Marketers constantly entice teens that they need the next new thing. But there is a difference between what we want and what we need. It is essential to teach this to young people. It’s also key to explain the importance of having gratitude and appreciation for what they already own. Also consider talking about tradeoffs and consequences. In other words, if they choose this, they can’t have that.
6) DO help them open a bank account and start saving.
Whether their allowance, birthday cash from their grandparents, or the money they earn from shoveling snow, understanding the importance of paying themselves first and saving at least 10 percent of their income is among the most powerful financial principles you can teach. When they open a bank account, teach them about the power of interest by using this compound interest calculator. Now that they are teenagers begin to teach them about investing and the stock market.
7) DO assist them in saving for something special.
When your teen wants to purchase a big-ticket item—whether a cell phone, a trip for spring break, or even a car—help them develop a plan to do it. Given their savings and income sources, help them calculate how long it will take to reach their goal. Help them develop a plan and strategies to save, such as starting a side job or offering to match a portion or all of what they save.
8) DO encourage them to start saving for college early.
Perhaps the most significant investment a young person can make will be in a college education. By 9th grade, school them about what you can and cannot afford and begin to discuss the various ways to pay for college. The online platform Sholly can help them identify potential scholarship sources and more.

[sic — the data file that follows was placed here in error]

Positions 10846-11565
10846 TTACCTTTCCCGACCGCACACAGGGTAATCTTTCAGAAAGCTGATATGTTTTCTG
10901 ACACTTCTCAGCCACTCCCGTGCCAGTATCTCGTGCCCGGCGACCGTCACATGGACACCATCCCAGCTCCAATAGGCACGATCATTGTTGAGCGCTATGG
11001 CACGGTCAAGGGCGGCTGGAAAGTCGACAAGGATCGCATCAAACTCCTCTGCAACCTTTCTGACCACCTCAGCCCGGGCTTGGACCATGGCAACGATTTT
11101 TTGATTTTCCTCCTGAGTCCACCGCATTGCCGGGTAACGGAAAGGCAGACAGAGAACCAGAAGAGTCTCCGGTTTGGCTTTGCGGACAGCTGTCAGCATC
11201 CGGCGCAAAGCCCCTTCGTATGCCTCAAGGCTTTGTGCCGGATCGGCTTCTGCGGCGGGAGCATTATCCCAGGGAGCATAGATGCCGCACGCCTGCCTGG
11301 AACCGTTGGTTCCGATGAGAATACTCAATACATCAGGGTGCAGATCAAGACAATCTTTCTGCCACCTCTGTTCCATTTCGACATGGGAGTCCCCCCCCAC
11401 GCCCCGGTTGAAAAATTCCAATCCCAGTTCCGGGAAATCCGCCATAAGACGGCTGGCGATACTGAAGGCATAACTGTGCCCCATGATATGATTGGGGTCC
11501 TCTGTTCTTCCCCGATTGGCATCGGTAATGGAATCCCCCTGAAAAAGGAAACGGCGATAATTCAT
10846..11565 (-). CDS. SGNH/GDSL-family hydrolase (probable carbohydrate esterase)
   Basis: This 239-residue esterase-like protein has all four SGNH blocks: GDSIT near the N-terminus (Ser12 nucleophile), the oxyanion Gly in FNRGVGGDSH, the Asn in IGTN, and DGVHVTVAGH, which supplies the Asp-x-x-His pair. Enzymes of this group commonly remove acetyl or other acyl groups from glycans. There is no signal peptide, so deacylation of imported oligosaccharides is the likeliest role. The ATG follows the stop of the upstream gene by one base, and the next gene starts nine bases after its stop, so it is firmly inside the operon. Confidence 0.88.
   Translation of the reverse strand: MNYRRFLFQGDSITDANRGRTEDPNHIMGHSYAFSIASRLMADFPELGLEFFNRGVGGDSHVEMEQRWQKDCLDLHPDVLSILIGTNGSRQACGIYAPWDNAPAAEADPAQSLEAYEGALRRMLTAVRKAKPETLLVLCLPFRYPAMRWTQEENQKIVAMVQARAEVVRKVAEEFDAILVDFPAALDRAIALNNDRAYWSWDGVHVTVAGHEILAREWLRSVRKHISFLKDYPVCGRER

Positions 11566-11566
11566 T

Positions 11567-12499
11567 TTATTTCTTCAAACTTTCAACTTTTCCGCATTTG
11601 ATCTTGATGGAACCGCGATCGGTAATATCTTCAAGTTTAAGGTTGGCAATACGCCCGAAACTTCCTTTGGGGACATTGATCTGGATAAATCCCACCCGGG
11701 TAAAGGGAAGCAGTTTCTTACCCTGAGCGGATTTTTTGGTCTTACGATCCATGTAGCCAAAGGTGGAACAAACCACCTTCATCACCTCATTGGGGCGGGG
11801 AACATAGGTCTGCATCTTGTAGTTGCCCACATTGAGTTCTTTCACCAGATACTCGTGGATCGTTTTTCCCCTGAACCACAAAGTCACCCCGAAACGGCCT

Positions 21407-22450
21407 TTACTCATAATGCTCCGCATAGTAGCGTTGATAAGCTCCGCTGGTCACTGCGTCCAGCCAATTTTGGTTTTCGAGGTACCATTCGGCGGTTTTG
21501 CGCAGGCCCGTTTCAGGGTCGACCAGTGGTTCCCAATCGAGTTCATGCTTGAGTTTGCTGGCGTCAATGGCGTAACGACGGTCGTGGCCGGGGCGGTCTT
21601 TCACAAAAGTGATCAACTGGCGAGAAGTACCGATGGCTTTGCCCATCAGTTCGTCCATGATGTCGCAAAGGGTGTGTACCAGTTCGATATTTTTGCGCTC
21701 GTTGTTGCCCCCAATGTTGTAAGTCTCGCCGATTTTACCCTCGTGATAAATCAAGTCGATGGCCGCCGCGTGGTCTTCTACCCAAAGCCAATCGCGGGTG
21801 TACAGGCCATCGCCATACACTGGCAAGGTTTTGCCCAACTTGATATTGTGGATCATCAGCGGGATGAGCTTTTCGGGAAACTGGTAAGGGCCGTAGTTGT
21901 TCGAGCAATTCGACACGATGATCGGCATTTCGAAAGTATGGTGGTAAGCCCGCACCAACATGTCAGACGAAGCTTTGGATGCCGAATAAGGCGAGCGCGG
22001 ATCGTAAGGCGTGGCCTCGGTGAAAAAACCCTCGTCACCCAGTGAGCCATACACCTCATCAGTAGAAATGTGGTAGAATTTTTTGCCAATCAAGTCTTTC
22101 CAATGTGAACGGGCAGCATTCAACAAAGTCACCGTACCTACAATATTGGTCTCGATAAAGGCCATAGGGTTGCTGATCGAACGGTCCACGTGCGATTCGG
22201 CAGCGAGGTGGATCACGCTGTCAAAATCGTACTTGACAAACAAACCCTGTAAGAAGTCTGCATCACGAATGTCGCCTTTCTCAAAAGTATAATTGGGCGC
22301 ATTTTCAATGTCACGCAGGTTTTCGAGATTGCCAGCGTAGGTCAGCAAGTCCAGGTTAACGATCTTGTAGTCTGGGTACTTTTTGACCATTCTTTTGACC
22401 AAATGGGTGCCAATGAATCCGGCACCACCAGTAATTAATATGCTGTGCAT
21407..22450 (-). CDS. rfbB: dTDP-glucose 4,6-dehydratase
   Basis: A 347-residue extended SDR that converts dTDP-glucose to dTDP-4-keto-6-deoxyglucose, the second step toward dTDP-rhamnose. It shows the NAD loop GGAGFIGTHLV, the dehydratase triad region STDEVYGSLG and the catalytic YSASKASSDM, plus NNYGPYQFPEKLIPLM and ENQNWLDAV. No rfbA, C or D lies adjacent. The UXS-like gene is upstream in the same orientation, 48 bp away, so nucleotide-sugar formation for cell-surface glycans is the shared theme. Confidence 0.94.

9) DO encourage them to get a JOB.
Let’s face it — though some teens are working double-time to help pay family bills and save for college, other teens have downtime galore. During holiday breaks, over the summer, or on weekends, urge them to work. There is often a satisfying feeling that comes with earning a paycheck for hard work done.
10) DO help them start their own business.
About 40 percent of American youth aspire to be entrepreneurs. So whether by selling beats or launching their own tee-shirt line, encourage your young adult to identify an unmet need among their friends (or in the world) and create a product to satisfy it. Another great way to earn some cash? Have them use Craigslist, Ebay or an app like Mercari to unload clutter in the basement or their closet (or yours).
11) DON’T give teens a credit card without serious thought.
The day is coming when the credit-card companies will bombard them with offers of seemingly free money. Between now and then, prep them to resist the seduction by explaining how harmful debt can be. Help them learn about credit. Financial experts often disagree about the value of giving a teen a credit card. But there is little risk, and potential benefit to giving them a prepaid card. Once they turn 18, they will be eligible to use peer-to-peer products, such as CashApp, Venmo, or Zelle.
12) DO teach teens to give.
How we spend our money reflects both our values and our character. Making financial contributions to political, religious, social justice, or charitable causes can help young people use the power of their purse to do good and extend their morals into the world. So can volunteering their time and talents. Charity Navigator offers this list of non- monetary ways that teens can give.